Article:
JESSE COLEMAN: Well, look. David Bernhardt is now in one of the most powerful positions any lobbyist has ever been in. He spent his entire career working to influence the Department of the Interior in certain ways, and now he’s going to, probably, most likely run the entire department.

MARC STEINER: So let’s look at this photo. There’s a photo we have here of Bernhardt walking with former Vice President Cheney. Talk a bit about what this photograph is saying to us.

JESSE COLEMAN: So that’s a photo from 2014. It was a photo taken at a gala that was hosted by probably the most powerful offshore oil and gas lobbying group in Washington, DC, a group called the National Oceans Industry Alliance. And you see, in that picture, glasses clinking, people smiling. The people that are smiling in that photo are one of the lead lobbyists for the American Petroleum Institute, a very powerful lobbying organization for offshore and onshore oil, and Vice President Dick Cheney, and then off to the side, David Bernhardt. This kind of shows who he has been, who he was before he was appointed to be the Deputy Secretary to the Department of the Interior in 2017. He hobnobbed with the very most powerful oil and gas lobbyists and executives in the country.

MARC STEINER: So I’m curious. If you were sitting in the Senate, or sitting next to Senators who might want to question Bernhardt, where would you take it? What is it that the people of America, the United States, need to know, and what kind of questions need to be asked of this man as he sits for confirmation?

JESSE COLEMAN: When David Bernhardt was up for confirmation the first time, for the Deputy Secretary position, his list of recusals, i.e. people and organizations that he couldn’t talk to because he represented them as either a lobbyist or a lawyer, was enormous. He actually, as a Deputy Secretary, had to carry around a physical card that listed out all of the people that he was by law forbidden to talk to or to have business with. That, to me, is very interesting and pretty unprecedented from my experience. And I think that’s exactly what people need to start asking, is did he abide by these ethics pledges?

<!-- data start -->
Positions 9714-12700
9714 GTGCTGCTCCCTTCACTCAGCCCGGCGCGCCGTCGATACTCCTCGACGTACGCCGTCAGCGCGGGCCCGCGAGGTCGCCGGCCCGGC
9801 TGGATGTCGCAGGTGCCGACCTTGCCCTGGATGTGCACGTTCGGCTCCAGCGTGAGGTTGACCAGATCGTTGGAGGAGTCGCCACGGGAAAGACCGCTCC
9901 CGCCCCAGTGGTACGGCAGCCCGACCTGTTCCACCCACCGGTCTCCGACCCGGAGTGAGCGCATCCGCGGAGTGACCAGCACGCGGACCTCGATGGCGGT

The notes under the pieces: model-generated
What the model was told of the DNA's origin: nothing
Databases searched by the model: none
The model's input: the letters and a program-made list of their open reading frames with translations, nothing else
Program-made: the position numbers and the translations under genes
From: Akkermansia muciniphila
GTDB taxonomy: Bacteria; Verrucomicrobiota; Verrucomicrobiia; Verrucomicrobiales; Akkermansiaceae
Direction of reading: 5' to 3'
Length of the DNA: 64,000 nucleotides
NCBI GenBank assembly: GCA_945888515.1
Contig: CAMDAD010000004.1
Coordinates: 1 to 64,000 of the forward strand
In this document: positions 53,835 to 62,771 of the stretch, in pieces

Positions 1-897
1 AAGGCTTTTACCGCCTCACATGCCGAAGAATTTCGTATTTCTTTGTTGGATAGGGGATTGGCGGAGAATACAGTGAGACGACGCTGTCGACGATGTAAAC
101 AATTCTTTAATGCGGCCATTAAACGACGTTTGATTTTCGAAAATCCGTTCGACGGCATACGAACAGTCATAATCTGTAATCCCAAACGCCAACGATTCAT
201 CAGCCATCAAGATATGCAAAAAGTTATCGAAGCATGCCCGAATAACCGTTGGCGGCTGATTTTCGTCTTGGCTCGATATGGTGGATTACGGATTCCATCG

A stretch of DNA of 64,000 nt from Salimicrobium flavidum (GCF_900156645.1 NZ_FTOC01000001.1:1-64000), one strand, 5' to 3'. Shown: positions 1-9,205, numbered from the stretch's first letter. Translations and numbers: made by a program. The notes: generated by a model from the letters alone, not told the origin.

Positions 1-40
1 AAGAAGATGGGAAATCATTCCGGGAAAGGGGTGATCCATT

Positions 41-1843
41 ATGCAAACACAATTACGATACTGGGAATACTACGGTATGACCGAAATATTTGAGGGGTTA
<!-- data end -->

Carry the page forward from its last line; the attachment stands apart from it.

MARC STEINER: Do we know?

JESSE COLEMAN: Well, we know for a fact that the calendar that he has posted in response to FOIA requests filed by Documented and other groups is incorrect. We proved that, for instance, he’ll say that he’s in a meeting on energy issues, what he doesn’t say is that meeting is with the head of the American Petroleum Institute, this incredibly powerful lobbying body. So it’s incomplete. And it’s so incomplete that we can’t say that he’s followed, to the letter, these ethics pledges that he’s made. And the ethics pledge is so long and contains so many people, and so much has happened at the Department of the Interior in that time that benefits these exact same people, that it’s really questionable that you know one of the most powerful people in the department had nothing to do with it. So I think that’s exactly where I would recommend Senators and others to aim their questions. Is he actually following the promises that he made not to benefit his former clients?